Best Asset and Estate Protection Strategies for New York Residents
Dec 05, 2023
Asset Protection Lawyers | Dilendorf Law Firm
New York, NY — Dilendorf Law Firm, headquartered in New York, is at the forefront of delivering comprehensive asset protection and estate planning services. In a jurisdiction where the absence of state-specific domestic asset protection statutes presents unique challenges, the firm emphasizes the need for New Yorkers to explore alternative avenues for safeguarding their assets.
New York residents encounter distinctive hurdles when it comes to preserving their assets, primarily because of the absence of a dedicated domestic asset protection statute.
This regulatory gap can potentially leave assets more exposed to legal disputes and creditor claims. While the United States provides favorable conditions for non-U.S. residents, American citizens, including those in New York, may not enjoy equivalent benefits.
To ensure the robust protection of assets and effective estate planning, New York residents are encouraged to explore alternative avenues, including offshore options. While 19 U.S. states have established Domestic Asset Protection Trusts (DAPT) to offer asset protection to their residents, individuals residing in states like New York without DAPT provisions must be aware of vulnerabilities if they choose to establish a trust in a DAPT state.
In such cases, creditors may find it comparatively straightforward to challenge the legal structure of these trusts.
Drawing from their extensive professional experience, the attorneys at Dilendorf Law Firm observed that high-risk professionals often opt for DAPT asset and estate planning trusts.
However, it is crucial to recognize the fundamental principle of “full faith and credit,” originating from Article IV, Section I of the Constitution. This principle requires that state courts respect the laws and judgments of courts from other states, aiming to prevent conflicts among states and ensure the reliability of judgments nationwide.
Notably, New York lacks DAPT statutes. In situations where, for example, a doctor or real estate developer becomes entangled in a tort case in New York while holding a DAPT trust in a jurisdiction like Wyoming or Nevada, creditors may find substantial grounds to assert claims against the assets held within the DAPT trust.
The enforcement of an out-of-state judgment typically involves a “conflict of law” analysis in the enforcing state, which is often a DAPT state. Notably, Section 10 of the new Uniform Voidable Transactions Act, already adopted by 20 states, specifies that the debtor’s home state law applies, not the DAPT jurisdiction.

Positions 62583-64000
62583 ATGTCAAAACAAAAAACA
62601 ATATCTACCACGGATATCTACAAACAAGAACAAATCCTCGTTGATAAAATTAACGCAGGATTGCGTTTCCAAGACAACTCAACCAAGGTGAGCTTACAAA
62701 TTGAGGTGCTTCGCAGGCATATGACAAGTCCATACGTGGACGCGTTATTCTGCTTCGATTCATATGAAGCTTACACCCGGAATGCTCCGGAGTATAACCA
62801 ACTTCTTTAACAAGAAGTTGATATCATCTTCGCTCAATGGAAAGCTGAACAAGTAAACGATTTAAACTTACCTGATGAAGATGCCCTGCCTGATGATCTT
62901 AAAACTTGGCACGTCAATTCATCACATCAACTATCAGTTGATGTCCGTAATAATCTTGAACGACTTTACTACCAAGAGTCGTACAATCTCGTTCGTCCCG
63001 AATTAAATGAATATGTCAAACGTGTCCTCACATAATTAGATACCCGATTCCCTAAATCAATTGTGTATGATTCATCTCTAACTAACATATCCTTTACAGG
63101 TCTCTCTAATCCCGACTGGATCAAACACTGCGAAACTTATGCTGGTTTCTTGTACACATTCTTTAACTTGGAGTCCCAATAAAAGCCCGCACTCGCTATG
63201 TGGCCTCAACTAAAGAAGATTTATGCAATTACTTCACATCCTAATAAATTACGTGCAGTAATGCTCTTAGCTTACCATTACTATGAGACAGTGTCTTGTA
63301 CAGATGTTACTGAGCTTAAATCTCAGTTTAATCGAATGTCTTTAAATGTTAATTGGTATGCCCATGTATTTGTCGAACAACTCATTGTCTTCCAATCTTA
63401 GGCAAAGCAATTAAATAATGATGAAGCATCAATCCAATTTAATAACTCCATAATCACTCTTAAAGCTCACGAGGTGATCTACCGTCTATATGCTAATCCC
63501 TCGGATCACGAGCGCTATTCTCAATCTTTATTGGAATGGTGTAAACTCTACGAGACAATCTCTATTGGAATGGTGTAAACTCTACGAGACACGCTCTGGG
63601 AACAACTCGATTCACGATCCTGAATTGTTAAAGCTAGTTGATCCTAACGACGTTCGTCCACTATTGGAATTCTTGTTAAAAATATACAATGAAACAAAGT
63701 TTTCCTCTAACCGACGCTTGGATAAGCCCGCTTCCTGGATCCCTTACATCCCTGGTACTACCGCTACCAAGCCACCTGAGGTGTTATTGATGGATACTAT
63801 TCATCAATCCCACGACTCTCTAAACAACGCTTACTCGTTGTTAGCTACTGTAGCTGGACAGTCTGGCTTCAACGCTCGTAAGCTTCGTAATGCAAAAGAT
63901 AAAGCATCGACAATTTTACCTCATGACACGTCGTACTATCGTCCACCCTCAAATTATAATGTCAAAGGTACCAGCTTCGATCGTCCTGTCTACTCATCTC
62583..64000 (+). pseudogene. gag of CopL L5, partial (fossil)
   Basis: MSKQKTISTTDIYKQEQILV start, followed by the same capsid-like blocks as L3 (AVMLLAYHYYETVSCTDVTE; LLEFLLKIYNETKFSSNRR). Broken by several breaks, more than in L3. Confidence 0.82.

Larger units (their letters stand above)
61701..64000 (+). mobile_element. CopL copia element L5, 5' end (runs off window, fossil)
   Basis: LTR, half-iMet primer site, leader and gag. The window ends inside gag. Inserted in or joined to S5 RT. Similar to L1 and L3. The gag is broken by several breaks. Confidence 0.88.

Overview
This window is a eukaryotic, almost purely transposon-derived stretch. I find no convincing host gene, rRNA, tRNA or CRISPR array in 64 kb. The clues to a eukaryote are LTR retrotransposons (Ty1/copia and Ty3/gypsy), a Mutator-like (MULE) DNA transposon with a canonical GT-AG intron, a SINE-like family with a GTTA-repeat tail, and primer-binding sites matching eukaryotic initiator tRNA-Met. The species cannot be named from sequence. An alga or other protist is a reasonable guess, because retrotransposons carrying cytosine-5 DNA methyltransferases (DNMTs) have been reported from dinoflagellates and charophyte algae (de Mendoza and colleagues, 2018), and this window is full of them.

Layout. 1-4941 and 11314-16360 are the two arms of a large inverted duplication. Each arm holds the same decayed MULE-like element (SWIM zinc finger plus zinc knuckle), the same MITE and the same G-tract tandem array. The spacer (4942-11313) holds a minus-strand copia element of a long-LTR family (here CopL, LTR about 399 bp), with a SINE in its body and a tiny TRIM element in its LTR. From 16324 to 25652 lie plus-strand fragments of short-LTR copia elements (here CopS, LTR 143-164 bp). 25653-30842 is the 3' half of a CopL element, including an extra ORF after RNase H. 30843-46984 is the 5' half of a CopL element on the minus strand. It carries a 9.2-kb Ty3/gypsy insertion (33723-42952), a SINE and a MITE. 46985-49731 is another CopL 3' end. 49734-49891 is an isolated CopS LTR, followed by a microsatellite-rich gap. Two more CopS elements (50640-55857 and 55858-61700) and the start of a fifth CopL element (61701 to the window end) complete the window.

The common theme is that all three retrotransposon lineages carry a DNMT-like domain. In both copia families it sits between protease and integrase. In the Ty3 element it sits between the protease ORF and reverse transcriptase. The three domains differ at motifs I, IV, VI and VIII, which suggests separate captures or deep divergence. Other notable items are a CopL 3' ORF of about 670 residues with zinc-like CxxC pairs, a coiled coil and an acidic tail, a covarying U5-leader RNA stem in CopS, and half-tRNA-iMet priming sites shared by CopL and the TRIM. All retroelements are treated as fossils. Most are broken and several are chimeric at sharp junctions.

In the case of a DAPT state, if the only connection to that state is the existence of a trust where an individual serves as both the beneficiary and grantor, the judge may look beyond the trust’s physical location. When determining the enforceability of the judgment, the judge is likely to apply the law of the state where the tort occurred.
As a result, DAPT trusts may not consistently serve as an effective asset protection and estate planning tool for high-risk professionals residing in New York.
Another significant development to consider is the Corporate Transparency Act (CTA), scheduled to become effective on January 1, 2024. This act will bring substantial changes to corporate reporting requirements in the United States.
It will require millions of companies and trusts to disclose information about their beneficial owners, individuals who hold ultimate ownership or control over the entity. This increased transparency may have implications for privacy, particularly for entities like LLCs, trusts, and corporations.
In summary, while DAPT asset protection structures offer valuable benefits to residents of DAPT states and non-U.S. residents, they may not provide the same level of protection for New Yorkers. For individuals seeking comprehensive asset protection solutions, exploring offshore options could prove highly effective.
For more information or to schedule a consultation, please visit Dilendorf Law Firm’s Website or get in touch with us via email at firstname.lastname@example.org or by phone at 212.457.9797.
Dilendorf Law Firm, PLLC
85 Broad Street
New York, NY 10004